The Pryor Times

December 29, 2013

Proper care helps keep poinsettias healthy


PRYOR, OK — Trisha Gedon

OSU Extension

                         

STILLWATER — Just about everywhere you look there are signs of Christmas. Neighbor-hood homes are bathed in festive lights and nearly every store is playing holiday music over the sound system. If the stockings are hung by the chimney with care, that means the Christmas season is upon us.

One of the most popular ways to decorate and add festive color to the décor is with poinsettias, said Mike Schnelle, Oklahoma State University Cooperative Extension floriculture specialist.

“Poinsettias arrived in the United States from Mexico in the early 1800s and were red in color,” Schnelle said. “However, today’s selections come in a variety of colors that will fit the color scheme of just about any holiday decorations. Many new varieties have been developed over the years, including those with marbled bracts and variegated foliage.”

When shopping for the perfect plant, select the one with the most blooms. Look for dark green plants and foliage from the pot’s rim up to the showy bracts. The bracts should be well expanded and colorful. In addition, the plant should not show any signs of wilting, which may be an indication of root rot or chilling injury. To ensure maximum longevity, consumers should purchase their poinsettias from a business that specializes in greenhouse plants.

Once the perfect poinsettias have been chosen, it is important to take care in transporting them home. Poinsettias are very sensitive to extreme temperatures, so be sure to ask for a plant sleeve if the outdoor temperature is below 50 degrees Fahrenheit. An unprotected poinsettia exposed to freezing temperatures, even for just a short walk to the car, will wilt and begin to drop its leaves very quickly.

Schnelle said once you have arrived at your destination, place the plant in a location with bright, natural light.

“Don’t place them in direct sunlight because this will cause the bracts to fade. Ideally, the indoor temperature should be about 70 degrees,” he said. “Try to avoid placing your poinsettias in areas that are exposed to hot drafts such as heat from appliances, radiators, fireplaces or furnace ducts. Cold drafts from windows and doors also should be avoided. A nice, constant temperature of about 70 degrees is best.”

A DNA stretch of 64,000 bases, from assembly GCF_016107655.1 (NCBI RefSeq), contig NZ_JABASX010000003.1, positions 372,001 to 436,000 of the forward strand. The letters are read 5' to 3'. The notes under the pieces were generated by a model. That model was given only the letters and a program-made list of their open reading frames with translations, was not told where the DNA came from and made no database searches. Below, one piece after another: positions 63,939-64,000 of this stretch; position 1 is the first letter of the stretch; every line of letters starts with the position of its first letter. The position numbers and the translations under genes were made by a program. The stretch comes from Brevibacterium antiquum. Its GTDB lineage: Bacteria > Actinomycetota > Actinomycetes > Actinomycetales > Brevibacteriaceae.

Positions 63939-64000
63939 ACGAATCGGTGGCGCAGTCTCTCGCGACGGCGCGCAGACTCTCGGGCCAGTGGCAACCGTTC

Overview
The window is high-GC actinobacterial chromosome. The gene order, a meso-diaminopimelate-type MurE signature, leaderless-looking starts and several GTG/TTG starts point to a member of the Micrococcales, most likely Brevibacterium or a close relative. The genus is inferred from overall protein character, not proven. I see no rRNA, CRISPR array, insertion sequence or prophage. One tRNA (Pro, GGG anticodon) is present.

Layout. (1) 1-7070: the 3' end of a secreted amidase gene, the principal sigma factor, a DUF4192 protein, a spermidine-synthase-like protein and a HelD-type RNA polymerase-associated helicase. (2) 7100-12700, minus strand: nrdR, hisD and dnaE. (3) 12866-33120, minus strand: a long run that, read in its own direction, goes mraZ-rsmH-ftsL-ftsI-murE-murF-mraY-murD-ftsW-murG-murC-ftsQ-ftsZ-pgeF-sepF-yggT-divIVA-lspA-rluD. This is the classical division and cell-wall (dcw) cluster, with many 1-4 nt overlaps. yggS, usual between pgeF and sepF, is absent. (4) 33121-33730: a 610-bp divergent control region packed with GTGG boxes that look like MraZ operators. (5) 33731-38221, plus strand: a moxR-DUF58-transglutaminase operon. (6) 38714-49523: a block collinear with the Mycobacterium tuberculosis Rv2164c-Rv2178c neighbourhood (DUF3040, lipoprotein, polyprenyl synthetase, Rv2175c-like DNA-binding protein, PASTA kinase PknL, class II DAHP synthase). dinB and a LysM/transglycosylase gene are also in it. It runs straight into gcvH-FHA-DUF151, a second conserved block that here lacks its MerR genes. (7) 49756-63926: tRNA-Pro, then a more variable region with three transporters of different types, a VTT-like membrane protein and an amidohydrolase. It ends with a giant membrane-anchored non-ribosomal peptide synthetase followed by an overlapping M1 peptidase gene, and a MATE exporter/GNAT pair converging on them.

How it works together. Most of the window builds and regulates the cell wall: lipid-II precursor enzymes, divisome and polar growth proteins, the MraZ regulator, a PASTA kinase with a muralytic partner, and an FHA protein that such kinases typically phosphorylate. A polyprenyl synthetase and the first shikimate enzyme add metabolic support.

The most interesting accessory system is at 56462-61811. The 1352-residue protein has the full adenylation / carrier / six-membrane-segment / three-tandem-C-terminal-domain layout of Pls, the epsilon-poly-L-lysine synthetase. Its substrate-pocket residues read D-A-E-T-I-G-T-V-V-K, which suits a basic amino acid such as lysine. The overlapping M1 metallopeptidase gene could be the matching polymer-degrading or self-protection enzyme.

Proper watering is essential in order to keep the poinsettia healthy. Many commercial growers use a soilless mix. This mix is much lighter weight than a soil-based potting mix. The best indicator of the plant needing water is to pick up the pot and judge the weight. If it is lightweight, the potting mix is dry and a thorough watering is needed.

A good watering method Schnelle recommends is to remove the decorative wrap from the pot, then set the pot directly in a sink and water until water drains from the holes in the bottom of the pot. Allow the excess water to drain from the pot before returning the plant to the decorative wrap.

“It’s important to know poinsettias are very susceptible to root rot,” Schnelle said. “That’s why excess water should be given time to drain off before returning the plant to the decorative wrap. The plant’s roots will rot if allowed to sit in standing water.”

Try to fertilize the poinsettia on a weekly basis with a half-strength liquid houseplant fertilizer. You can also use a slow-release food when you first bring the plant home.

One old wives tale that has been around for years is that poinsettias are poisonous to people. This is not true, although the sap from the plant can cause some minor skin irritation to some individuals.

“However, we do recommend that you keep them out of reach of young children,” he said. “Poinsettias add such a festive look to holiday decorations, and with proper care, consumers are sure to enjoy them throughout the holiday season and beyond.”